Microsoft Office 2011 for Mac - Excel 2011 review

VBA scripting finally returns to Mac spreadsheets with Excel 2011, but is that all there is to the latest version of Microsoft's venerable number cruncher? Adam Banks takes a closer look.

IT Pro Verdict

The return of Visual Basic, the Ribbon interface and new collaboration features will make many users look again at Excel on the Mac. Some idiosyncrasies and omissions remain to be addressed, but it’ll do for now.

The biggest news in Excel 2011 is that macros are back. For many Mac-based Excel users, Office 2008's lack of support for Visual Basic for Applications (VBA) scripting was a deal-breaker. Dependent on existing macro code for business processes, they had no choice but to stick with Excel 2004.

Not that the 2008 edition was completely unscriptable: the old XLM macro language was still supported, as was AppleScript. Neither, however, had the power of VBA to bend Excel fully to the user's will, and porting macros between the three was a major task. With the Visual Basic Editor back under the Tools > Macros menu, Excel for Mac matches the Window version's macro handling again. Microsoft warns, however, that some VBA-dependent add-ons may still not work; and we did find macros ran slightly slower than in Excel 2004.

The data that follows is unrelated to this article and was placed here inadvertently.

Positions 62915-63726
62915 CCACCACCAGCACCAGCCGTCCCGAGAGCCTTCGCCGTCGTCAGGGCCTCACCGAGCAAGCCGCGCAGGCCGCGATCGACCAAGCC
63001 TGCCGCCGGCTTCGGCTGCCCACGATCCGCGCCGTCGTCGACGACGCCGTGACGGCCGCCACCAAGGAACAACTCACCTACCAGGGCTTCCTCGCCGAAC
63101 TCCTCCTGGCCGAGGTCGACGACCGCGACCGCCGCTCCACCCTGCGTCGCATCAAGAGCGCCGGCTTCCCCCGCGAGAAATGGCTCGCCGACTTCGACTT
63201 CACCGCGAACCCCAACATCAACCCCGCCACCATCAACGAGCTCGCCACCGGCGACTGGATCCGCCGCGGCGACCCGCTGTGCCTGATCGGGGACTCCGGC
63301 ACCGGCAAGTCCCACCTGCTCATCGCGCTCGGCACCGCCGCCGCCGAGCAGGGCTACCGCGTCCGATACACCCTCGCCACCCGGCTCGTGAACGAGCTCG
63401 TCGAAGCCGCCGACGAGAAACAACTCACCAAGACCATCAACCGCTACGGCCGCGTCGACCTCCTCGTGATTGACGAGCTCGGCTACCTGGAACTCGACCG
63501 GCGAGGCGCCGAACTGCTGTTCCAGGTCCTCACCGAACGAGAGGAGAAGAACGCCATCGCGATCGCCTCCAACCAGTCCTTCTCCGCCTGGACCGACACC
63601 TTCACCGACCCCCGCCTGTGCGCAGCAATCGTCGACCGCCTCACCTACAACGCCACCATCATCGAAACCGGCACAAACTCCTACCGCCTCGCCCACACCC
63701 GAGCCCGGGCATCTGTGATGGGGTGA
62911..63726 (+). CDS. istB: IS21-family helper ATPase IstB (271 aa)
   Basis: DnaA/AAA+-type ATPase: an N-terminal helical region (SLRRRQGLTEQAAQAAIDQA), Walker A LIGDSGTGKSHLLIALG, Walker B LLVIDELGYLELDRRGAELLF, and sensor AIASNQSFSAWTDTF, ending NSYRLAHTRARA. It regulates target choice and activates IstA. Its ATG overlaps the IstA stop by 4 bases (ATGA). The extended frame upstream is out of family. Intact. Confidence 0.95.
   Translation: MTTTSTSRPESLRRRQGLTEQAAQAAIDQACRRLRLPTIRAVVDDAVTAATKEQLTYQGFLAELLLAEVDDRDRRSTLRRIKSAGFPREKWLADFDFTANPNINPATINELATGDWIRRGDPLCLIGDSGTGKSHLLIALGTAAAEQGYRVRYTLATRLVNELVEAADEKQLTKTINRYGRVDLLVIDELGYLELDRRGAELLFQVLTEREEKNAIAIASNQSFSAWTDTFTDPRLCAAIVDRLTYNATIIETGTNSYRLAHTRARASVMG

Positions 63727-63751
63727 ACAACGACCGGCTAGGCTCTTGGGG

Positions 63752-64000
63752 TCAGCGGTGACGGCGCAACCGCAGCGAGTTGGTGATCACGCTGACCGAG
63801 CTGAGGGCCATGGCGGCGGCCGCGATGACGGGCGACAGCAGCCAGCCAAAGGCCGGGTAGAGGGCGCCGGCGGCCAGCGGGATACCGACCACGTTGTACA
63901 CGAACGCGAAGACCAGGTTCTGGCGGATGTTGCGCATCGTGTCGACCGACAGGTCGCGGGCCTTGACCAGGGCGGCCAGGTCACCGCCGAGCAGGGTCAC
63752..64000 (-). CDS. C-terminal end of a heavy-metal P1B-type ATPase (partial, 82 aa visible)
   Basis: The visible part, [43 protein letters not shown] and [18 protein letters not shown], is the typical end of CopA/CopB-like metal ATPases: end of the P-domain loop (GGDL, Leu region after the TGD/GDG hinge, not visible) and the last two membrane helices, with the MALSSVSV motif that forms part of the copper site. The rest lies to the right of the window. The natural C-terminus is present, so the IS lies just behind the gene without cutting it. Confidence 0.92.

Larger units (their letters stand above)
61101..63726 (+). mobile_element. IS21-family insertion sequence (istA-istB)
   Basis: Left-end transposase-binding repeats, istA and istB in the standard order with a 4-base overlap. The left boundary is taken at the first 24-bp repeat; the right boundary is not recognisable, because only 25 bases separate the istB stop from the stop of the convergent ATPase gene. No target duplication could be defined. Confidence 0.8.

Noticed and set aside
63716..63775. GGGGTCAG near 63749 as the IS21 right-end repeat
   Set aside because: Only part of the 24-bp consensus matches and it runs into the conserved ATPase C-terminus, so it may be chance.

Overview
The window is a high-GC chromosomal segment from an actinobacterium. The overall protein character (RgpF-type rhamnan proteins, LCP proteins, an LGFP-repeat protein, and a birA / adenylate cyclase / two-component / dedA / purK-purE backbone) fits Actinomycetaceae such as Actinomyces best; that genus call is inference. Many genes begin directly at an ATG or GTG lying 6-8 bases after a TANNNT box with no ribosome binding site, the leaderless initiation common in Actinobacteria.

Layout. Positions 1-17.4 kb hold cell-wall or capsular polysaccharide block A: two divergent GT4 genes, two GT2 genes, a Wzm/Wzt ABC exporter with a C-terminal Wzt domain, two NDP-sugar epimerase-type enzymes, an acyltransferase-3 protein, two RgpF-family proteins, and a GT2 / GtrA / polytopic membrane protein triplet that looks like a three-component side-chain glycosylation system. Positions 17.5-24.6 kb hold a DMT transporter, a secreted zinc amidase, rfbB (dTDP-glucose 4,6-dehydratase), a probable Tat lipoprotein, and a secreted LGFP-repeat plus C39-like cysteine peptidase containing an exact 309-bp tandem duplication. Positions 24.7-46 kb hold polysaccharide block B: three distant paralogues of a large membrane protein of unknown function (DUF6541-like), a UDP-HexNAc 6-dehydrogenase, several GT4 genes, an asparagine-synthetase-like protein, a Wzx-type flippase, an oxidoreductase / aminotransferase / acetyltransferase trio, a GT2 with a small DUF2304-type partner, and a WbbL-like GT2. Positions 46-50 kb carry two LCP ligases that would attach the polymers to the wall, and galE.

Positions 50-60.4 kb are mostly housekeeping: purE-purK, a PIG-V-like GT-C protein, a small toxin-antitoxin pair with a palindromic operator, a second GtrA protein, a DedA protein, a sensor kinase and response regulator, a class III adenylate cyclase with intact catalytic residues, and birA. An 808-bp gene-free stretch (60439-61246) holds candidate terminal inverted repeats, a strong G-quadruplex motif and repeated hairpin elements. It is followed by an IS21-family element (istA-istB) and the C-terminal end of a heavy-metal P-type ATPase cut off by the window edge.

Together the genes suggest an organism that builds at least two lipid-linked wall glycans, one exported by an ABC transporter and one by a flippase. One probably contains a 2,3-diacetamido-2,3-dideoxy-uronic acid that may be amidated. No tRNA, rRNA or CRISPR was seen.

A more immediately obvious change is to the user interface. Excel for Mac previously felt rather bitty, with a stack of toolbars and a slew of floating palettes required to reach all its features. The Ribbon does away with almost all of this; the Home tab, for example, shows most of the options previously found in the Formatting palette, without the hassle of finding somewhere on screen to keep it. Although it will take some getting used to, it's clearly more efficient. The Ribbon's similarity to the Windows version is only skin deep though: it resembles Excel 2007 more than 2010, and many commands are still in different places and work in different ways.

Excel for Mac previously had limited facilities for handling data tables. These have been much improved, with new filter and PivotTable options helping to make sense of your figures. To create a PivotTable, you select PivotTable from the Data menu, much the same as in Excel 2008. Excel 2010's more intuitive interface of having a PivotTable command under the Insert tab isn't supported, since Office 2011's Ribbon has no Insert tab and the equivalent commands aren't in the Insert menu. In place of the PivotTable toolbar, a new Ribbon tab now appears only when you create a PivotTable.